Sharing books with random strangers

I am passionate about books. Like most book bloggers I review books because I want to talk about them, write about them, and to encourage others to read. When I discover a good book I want to shout about it from the rooftops. As my neighbours may complain if I indulged in such behaviour I shout about it via social media instead.

Thanks to Twitter, last year I came across a book sharing initiative called Books Underground which operates in London (there is a similar group in New York called Books on the Subway). So many wonderful, bookish events happen in our capital city and I felt a little rueful that such enterprises rarely make it out as far as my little corner of the world.

I decided that there was no point in harbouring such feelings. Instead, I determined to try to do something about this lack so set up Books As You Go.

I approached a number of publishers and was delighted by the support that Arcadia BooksHeadline Publishing and Transworld gave me. Thanks to them I have been able to share some fabulous titles over the course of the six months that we have been up and running.

I say we. Books As You Go is still mainly me. I have persuaded family members to help out if they happen to be travelling by train anyway but most shares are actioned by me alone. Perhaps if we are given more books to share then we shall grow.

So, what does a share entail?

Every couple of weeks I load up my trusty canvas tote bag with a stack of books and catch a train from my local station. I leave the train at each stop and place a couple of books on a table in the waiting rooms. My regular drops occur at Chippenham, Bath Spa and Bristol Temple Meads but books have also been left at Swindon and Reading. Where I share depends on the number of books I have to give away and how much time I have to do so.

Each book is adorned with a sticker

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and contains a slip of paper explaining what the book share is about.

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I know that the books are picked up because I check as I pass back through on my way home! It is gratifying when the people who pick up the books tweet or message via Facebook to let me know that a book has been found.

At Christmas I wanted to do something special so I gathered together a number of my own books that I had multiple copies of and shared these alongside the books that publishers had kindly provided. This seemed a much better use of a book than having it sit unread on my shelves.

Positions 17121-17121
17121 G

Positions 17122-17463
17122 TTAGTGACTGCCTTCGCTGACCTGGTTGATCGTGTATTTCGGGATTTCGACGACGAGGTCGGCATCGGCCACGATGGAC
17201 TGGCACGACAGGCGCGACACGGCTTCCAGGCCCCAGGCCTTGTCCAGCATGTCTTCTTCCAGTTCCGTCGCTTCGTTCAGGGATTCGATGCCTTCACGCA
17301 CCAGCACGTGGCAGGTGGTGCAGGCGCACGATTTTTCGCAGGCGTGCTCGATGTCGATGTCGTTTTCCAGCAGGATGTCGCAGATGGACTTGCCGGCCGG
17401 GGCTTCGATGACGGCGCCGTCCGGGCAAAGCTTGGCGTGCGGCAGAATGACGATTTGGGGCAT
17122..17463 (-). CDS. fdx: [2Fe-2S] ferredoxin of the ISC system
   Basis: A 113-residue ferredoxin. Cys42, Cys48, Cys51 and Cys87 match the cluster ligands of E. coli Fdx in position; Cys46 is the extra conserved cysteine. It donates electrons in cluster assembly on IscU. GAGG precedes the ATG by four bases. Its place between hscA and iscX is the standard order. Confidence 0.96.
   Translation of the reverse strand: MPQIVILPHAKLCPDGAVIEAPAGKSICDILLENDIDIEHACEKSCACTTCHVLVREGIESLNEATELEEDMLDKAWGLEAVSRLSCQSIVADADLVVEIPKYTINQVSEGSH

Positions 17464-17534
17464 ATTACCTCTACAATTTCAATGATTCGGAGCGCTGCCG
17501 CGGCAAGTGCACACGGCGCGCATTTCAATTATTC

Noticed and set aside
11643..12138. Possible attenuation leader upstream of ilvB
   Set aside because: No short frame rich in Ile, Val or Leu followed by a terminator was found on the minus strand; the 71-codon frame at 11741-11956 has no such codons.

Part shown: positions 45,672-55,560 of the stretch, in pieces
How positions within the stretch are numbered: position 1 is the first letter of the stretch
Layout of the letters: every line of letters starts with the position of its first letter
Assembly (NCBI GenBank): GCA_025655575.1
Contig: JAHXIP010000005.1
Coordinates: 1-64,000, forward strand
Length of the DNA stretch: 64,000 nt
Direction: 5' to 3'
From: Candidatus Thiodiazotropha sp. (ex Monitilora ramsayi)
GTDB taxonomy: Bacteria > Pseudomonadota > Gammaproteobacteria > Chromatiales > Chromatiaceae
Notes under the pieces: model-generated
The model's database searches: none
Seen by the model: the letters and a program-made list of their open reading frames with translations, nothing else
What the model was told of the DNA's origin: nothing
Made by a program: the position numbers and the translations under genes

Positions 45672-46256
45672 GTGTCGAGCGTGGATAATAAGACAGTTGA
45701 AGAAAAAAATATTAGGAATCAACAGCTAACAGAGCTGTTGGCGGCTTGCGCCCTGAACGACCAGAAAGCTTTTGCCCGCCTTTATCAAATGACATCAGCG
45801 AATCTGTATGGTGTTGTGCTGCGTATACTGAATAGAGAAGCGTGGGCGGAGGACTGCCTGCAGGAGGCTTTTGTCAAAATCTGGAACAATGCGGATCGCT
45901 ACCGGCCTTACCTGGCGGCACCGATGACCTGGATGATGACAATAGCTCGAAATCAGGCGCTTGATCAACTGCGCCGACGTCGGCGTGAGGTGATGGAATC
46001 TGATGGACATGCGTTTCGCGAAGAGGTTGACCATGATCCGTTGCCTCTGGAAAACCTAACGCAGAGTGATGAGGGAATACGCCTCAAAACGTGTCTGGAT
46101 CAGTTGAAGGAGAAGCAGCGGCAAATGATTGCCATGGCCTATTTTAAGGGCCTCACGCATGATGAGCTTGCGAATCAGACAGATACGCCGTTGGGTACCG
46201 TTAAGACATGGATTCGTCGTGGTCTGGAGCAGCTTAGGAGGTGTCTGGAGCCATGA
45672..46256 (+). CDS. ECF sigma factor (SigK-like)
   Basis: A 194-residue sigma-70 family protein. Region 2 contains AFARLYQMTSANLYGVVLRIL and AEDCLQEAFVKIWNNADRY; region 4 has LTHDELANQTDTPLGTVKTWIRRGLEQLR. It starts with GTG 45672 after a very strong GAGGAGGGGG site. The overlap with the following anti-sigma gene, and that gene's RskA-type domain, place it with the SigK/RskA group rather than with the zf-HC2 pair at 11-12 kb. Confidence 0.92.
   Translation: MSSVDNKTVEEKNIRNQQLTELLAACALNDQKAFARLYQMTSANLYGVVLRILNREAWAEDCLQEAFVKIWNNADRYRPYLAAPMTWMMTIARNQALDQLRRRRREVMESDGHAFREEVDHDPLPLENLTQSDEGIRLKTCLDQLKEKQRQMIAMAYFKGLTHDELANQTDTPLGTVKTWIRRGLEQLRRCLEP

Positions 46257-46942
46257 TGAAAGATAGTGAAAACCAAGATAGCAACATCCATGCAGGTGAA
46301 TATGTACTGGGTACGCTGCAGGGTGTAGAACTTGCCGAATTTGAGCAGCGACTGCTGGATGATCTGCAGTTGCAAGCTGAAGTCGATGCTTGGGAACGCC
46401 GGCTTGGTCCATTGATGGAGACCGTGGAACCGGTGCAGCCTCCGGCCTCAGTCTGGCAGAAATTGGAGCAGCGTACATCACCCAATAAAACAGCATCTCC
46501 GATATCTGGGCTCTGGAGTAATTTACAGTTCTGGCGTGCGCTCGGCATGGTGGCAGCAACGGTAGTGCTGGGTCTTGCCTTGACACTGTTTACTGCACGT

I see this book share initiative as a random act of benevolence. To me books are precious and I want to share the joy that they can bring. Most of the time I have no idea who picks the books up but I like to think that the unexpected find has made their day just that little bit better.

I state on the slip of paper inside each book that I would like whoever finds it to return the book when they have read it for someone else to find. I look forward to the day when I am passing through a station and see one of our books left by a reader for another traveller to enjoy.

 

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4 comments on “Sharing books with random strangers

  1. What a lovely idea, and so nice that the publishers have helped you too. I would be very grateful if I saw your books and notes.
    Amanda.

  2. Beth Webb says:

    Brilliant! Some years ago, several authors (including myself) were asked to leave copies of our own books in doctors’ waiting rooms – which we did. It’s lovely now we have Twitter etc and can share the progress of books across the world. Keep up the good work!

  3. What a brilliant initiative, I should do this over the summer, when there is more chance of someone picking up a book who reads in English! I rarely reread and love passing on books knowing they will be read and passed on. Love your blog 🙂

  4. Delia says:

    That is a great initiative. I’ve been doing that as well as part of Bookcrossing, a website where you can register a book and then set it free to see where it ends up. A great experience, especially when I suddenly find out a book I set free months ago here in Bangkok has ended up in another country.

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